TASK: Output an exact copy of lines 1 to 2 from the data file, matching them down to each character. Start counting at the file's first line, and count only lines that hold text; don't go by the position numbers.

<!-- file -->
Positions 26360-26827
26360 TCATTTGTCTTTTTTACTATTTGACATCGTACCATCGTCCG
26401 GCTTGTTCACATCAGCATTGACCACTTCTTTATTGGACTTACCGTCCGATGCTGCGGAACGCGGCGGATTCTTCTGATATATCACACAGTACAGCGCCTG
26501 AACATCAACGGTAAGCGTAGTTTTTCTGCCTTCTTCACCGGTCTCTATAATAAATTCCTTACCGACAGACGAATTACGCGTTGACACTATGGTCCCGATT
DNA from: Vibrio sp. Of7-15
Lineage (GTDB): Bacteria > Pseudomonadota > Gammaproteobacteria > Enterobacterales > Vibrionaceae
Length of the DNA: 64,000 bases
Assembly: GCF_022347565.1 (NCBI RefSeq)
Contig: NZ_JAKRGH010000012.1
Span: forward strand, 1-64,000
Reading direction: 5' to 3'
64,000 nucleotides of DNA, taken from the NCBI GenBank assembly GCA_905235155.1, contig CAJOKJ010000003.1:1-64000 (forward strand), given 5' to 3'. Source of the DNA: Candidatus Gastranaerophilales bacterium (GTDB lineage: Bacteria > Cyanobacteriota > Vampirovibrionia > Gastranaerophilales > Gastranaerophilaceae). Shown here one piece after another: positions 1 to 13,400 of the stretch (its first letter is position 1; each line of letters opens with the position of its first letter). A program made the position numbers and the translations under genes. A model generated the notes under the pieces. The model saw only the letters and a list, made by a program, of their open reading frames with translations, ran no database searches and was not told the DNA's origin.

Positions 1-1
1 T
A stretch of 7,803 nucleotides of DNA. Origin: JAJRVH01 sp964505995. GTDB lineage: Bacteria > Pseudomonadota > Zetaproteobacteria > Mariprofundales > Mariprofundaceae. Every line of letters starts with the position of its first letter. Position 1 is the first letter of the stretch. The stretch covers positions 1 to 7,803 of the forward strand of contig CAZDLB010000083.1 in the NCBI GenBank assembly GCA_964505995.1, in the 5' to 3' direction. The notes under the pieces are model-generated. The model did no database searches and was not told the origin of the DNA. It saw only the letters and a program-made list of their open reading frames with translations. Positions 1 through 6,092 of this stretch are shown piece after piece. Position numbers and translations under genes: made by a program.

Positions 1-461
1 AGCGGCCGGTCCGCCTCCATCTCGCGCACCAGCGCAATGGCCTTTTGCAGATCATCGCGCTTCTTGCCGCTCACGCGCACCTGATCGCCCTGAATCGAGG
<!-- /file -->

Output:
Positions 26360-26827
26360 TCATTTGTCTTTTTTACTATTTGACATCGTACCATCGTCCG